“The notice refers to the statute and rules involved by chapter. Nothing more is required,” he wrote. He added that if Pila`a 400 wanted more information, it could have asked for a more detailed statement of charges (a ‘bill of particulars’) – and “not wait three years and claim, on appeal, that it needed more information.”

“If appellant somehow felt it was in the dark (which of course it did not), its remedy was to apply for a bill of particulars. Having failed to do so, it cannot now argue that the notice was inadequate,” he wrote.

“The idea they didn’t realize the issue was about destroying the reef struck me as being rather disingenuous,” Wynhoff told the ICA.

Both Wynhoff and Suzuki argued that it does not matter what land use district the mud came from.

“I fail to see how it makes a difference that [the mud] came from the Ag District. … What if they dug it from the Ag District and dumped it on the reef? Would that make a difference?” Wynhoff asked the ICA. “The fact of the matter is, dumping intentionally or causing it to slide into the Conservation District is a land use.”

Regarding Ching’s argument that the Land Board cannot issue a fine for damages absent administrative rules, Suzuki argued in his brief that because of the myriad ways state land can be damaged, it would be impossible to devise a single rule prescribing a methodology for quantifying damages. Determining damages must be made on a case-by-case basis, he wrote.

Finally, Wynhoff ridiculed Pila`a 400‘s attempt to shirk its liability in the case. The company’s claim that “it is not liable because Plflueger Properties did it shows the quality of their arguments,” he told the court. “Liability for physical harms is with the possessor of land,” he said. Pila`a 400 itself had argued that point successfully in the contested case.

“To now come back and continue to argue that Pila`a 400 is the wrong person is wrong,” Wynhoff said.

Probing Questions

Coincidentally, one of the three appellate judges assigned to review the case was former DLNR director and Land Board chair Mike Wilson. (Alexa Fujise and Randal Lee were the others.) During oral arguments, Wilson asked most of the questions and, at times, almost seemed to be arguing the case on the state’s behalf.

Wilson asked Suzuki what legal authority allows the Land Board to make a damages determination on something as intangible as cultural value.

“That’s a tough question. … I would say that the board is required to exercise their responsibilities to make a determination and the reviewing standard that you would apply would be, was their decision an abuse of their discretion?” Suzuki replied.

When Wilson pressed him about whether the Land Board included damages to intrinsic (i.e., cultural and recreational) values in its fine, Suzuki said, “I didn’t really look at that particularly. … I think they were looking at restorative cost to rehabilitate the reef. I think that was the standard that applied.”

Wilson then directed similar questions to Ching. For example, is intrinsic value something susceptible to determination by the Land Board?

Ching replied that Pila`a 400’s expert economist, John Dixon, had addressed intrinsic value during the contested case hearing, stating that intrinsic value is hard to measure. And if it could be measured, “it’s very small,” Ching said.

“So, he did consider that in his valuation. That’s why I wanted to get your viewpoint on the appropriate, if you will, decision-maker for intrinsic value,” Wilson said.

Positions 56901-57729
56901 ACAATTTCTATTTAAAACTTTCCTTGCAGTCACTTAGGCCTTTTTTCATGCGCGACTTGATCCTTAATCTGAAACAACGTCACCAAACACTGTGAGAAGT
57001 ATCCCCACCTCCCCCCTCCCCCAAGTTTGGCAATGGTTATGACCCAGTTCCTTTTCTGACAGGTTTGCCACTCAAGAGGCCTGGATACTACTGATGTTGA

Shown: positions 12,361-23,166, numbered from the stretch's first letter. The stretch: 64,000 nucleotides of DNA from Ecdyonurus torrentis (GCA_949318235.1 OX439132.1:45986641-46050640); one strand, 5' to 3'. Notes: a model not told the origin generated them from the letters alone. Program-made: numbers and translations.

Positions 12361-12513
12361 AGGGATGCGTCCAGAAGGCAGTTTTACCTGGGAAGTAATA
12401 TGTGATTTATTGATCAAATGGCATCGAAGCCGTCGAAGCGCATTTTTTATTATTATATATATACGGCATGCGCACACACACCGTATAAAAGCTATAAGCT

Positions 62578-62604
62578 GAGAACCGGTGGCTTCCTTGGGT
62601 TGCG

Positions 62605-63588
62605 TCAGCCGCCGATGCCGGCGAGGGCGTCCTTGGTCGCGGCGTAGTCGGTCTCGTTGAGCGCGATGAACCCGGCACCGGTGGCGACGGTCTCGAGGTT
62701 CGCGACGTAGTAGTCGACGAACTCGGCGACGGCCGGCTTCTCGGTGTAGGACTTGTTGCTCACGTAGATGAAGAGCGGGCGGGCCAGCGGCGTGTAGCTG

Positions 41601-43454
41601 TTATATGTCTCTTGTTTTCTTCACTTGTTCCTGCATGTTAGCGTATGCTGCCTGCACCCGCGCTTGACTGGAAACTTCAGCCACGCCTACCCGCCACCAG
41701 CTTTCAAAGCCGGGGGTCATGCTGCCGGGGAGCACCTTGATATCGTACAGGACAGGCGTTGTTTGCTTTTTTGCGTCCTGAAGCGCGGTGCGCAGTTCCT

Wilson then referred to a case from the 1950s where a fisherman sued Lihu`e Plantation over runoff damages. A jury decided that case. In the Pila`a case, it was the Land Board determining damages, acting as a sort of konohiki or group of elders, Wilson said.

“Theoretically, they’re the spokespeople for the community on certain issues and, in this case, I guess we would concede, intrinsic value. Certainly, Mr. Dixon was in a position where he was conceding there should be intrinsic value,” Wilson said.

“So that brings me to the issue about valuation being susceptible to rule making. How is it you would anticipate the Land Board members would make a decision on intrinsic value? And wouldn’t it seem that they would be a more appropriate group to do so, perhaps, than a jury that hasn’t been selected through the Constitution, through the intent of the Legislature to have certain groups speak on behalf of natural resources and enforce the law in order to protect the resource?” he asked Ching.

The Land Board could have adopted Dixon’s damages calculation or one of the figures offered by the state’s expert, which reached into the tens of millions of dollars. Instead, Wilson continued, the Land Board members made a determination based on the record and on consultation amongst themselves.

“I’m interested in your thoughts as to whether that was a legally appropriate process to follow,” Wilson asked Ching.

“That goes back to our lack of rule making,” Ching replied. When he tried to explain what factors – in addition to intrinsic value – the Land Board should have taken into account, Judge Lee interrupted.

“Are you suggesting that the board didn’t consider multiple factors when they rendered their decision?” Lee asked.

“What we’re saying is they didn’t articulate those factors,” Ching said, adding that the board certainly didn’t take into account the remediation Pila`a 400 was doing to its property.

“Wouldn’t you fairly conclude that the board … took the effort to listen to all of the experts, and looked at the extent of the damage, and that you could reasonably conclude from their award that they did consider these factors?” Lee asked.

Again, Ching stated that the Land Board did not articulate what factors it took into account.

The ICA had not issued a decision in the matter by press time.

For Further Reading

For more background on this case, read the following articles available on our website,

“EPA Imposes Largest Fine Ever for Runoff Violations in North Kaua`i,” April 2006;

BOARD TALK: “Pila`a 400 Appeals Fine for Coral Reef Damage,” September 2005;

BOARD TALK: Pflueger Company Is Fined $4 Million For Reef Damages at Pila‘a Bay, Kaua‘i,” August 2005;

BOARD TALK: “$2.3 Million Fine Is Proposed For Reef Damage at Pila‘a Bay,” March 2005;

“Pflueger Contested Case Overshadows Additional Problems at Pila`a Sites,” November 2003;

BOARD TALK: “Contested Case to Resolve Pflueger Damages to Pila’a,” October 2003;

“At Pila`a, Kaua`i, A Reshaped Landscape Sparks Litigation,” August 2003;

BOARD TALK: “Honda Magnate Bulldozes Kaua`i Bluff, Causing Mud to Blanket Pila`a Bay,” September 2002.

Teresa Dawson

Volume 23, Number 6 — December 2012

environment hawaii james pflueger pilaa bay kauai rick amy marvin board land natural resources intermediate court appeals william wynhoff wesley ching russell suzuki

Leave a Reply